The Telephone Consumer Protection Act regulates the use of auto/predictive dialers, which are used to initiate faxes, prerecorded voice messages, and SMS text messages. But a federal court in the Western District of Wisconsin has now expanded the reach of the TCPA beyond auto/predictive dialers, holding in Nelson v. Santander Consumer USA that the federal statute may apply to calls even if an auto/predictive dialer is not used to initiate them.
In Nelson v. Santander, plaintiff Heather Nelson alleged that the defendant, an automobile finance company, called her cellular telephone number (phone service was subscribed to in her husband's name) more than 1,026 times and left 116 prerecorded messages over the course of a year in an attempt to collect a debt on two vehicles the plaintiff had financed. Among other claims, the plaintiff alleged violations of the TCPA. The district court granted the plaintiff's motion for summary judgment on the TCPA claim and awarded $571,000 in statutory damages.
In making these calls, the defendant used the Aspect telephony system, a computer telephone software system that routes inbound calls and places outbound calls. The system has the ability to perform both predictive dialing and preview dialing. In predictive dialing mode, the system times the dialing of numbers using an algorithm to predict when an agent will become available to handle the next outbound call. In preview dialing mode, an agent manually chooses a telephone number to call by clicking the computer screen, and the system then dials the telephone number. The agent presses one button manually on a computer screen, rather than 10 digits on a telephone keypad. The defendant created a list of telephone numbers to be called and used both predictive and preview dialing to call the numbers.
In opposing summary judgment, Santander argued that Nelson failed to show which calls it made to her using predictive dialing and which calls it made to her using preview dialing. The court seemed to acknowledge that preview dialing may be outside the scope of the TCPA but nonetheless concluded that "[r]egardless [of] whether preview dialing falls outside the scope of [the TCPA] ... the question is not how the defendant made a particular call, but whether the system it used had the 'capacity' to make automated calls [citation omitted]. Because it is undisputed that [the] testimony establishes that capacity ... plaintiff is entitled to summary judgment on this claim."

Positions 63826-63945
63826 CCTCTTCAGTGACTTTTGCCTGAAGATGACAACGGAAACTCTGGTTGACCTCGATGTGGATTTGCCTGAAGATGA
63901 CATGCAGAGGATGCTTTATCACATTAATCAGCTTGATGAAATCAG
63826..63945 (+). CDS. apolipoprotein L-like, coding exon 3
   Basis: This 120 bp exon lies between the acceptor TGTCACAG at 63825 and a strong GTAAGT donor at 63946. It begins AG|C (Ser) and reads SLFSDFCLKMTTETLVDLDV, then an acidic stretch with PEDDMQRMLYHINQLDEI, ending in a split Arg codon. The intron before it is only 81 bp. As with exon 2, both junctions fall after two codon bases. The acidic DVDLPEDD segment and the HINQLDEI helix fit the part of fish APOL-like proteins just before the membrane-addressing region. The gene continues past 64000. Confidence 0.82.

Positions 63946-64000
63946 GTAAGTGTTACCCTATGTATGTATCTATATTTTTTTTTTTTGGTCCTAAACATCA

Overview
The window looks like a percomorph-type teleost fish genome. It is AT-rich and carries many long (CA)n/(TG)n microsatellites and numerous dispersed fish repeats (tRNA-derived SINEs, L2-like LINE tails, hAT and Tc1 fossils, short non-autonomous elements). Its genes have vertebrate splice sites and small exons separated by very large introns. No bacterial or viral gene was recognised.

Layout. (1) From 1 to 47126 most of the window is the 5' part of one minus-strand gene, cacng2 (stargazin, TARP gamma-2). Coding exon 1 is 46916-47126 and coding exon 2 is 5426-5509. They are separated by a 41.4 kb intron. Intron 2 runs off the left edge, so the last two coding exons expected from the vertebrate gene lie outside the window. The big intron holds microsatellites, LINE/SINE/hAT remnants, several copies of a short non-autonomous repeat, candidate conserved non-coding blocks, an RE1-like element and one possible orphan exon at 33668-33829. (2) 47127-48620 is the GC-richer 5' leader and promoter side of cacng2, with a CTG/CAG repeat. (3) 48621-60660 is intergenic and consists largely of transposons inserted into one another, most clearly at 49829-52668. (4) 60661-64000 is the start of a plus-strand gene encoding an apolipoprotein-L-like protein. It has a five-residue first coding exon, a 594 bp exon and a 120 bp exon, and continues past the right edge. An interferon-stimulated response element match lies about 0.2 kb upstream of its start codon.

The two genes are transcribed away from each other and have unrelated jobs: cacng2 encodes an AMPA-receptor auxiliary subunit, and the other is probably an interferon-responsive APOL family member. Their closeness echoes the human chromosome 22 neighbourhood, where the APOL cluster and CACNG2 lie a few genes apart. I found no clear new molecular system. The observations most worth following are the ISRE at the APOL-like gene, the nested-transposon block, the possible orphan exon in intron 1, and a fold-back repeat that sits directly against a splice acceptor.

Santander also argued that Nelson had not proven as a matter of law that the company used a random or sequential number generator to call her. Specifically, its system did not generate random or sequential sequences of 10 digits (e.g., (111) 111-1111, (111) 111-1112, etc.). Santander acknowledged that the Federal Communications Commission's expansive interpretation of an "automatic telephone dialing system" includes a predictive dialer that when paired with software "has the capacity to store or produce numbers and dial those numbers at random, in sequential order, or from a database of numbers[,]" but argued that this interpretation should be ignored because it is inconsistent with the language of the TCPA. The court not only disagreed but also found the argument "perilously close" to violating its duty under Federal Rule 11 "to refrain from making a legal contention unless it is warranted by existing law or by a nonfrivolous argument for extending, modifying, or reversing existing law or for establishing new law[.]"
The court also rejected arguments that the plaintiff was not the called party under the TCPA because she was not listed on the cell phone bill and was not the cell phone subscriber. The court held that it was irrelevant whether she or her husband was listed on the phone bill, finding that the TCPA prohibits calls to a cellular phone using an automatic telephone dialing system "regardless of who answers or receives the call."
Finally, the court denied Santander's attempt to file a motion for leave to amend its answer to include a consent defense a month after Nelson filed her motion for summary judgment. Santander argued that it had uncovered significant evidence relevant to a consent defense when it deposed Nelson. The court was not persuaded. It found that Santander had delayed taking Nelson's deposition and that the defense could have been uncovered earlier through Santander's own records. Moreover, the court found that adding the defense would unfairly prejudice the plaintiff.
The decision calls into question prior authority, including the FCC's February 15, 2012, Report and Order, stating that automatic telephone dialing systems are devices that call a set of numbers without human intervention. Human intervention was clearly at play in this case.
Companies that manually dial cellular numbers, through preview dialing or otherwise, may still be subject to TCPA liability if their calling system has the capacity to make automated calls. The fact that human intervention is involved in the making of actual calls may not provide a defense.
The statute's reference to "a random or sequential number generator" continues to have little significance in determining whether a call was made using an "automatic telephone dialing system." Companies using automated systems and/or software to dial cellular numbers from a list or database are at risk for TCPA claims.
Companies should not rely on defenses that the plaintiff is not the subscriber of the telephone number or that consent was obtained from the previous subscriber (though the number was later reassigned). Courts have held that consent to call a given number must come from its current subscriber.
Defendants should assert a consent defense in TCPA actions as early as possible, preferably in their answer, in order to avoid waiver of this defense later on. Consent is a very significant issue and one of the most litigated in TCPA cases, particularly in class actions.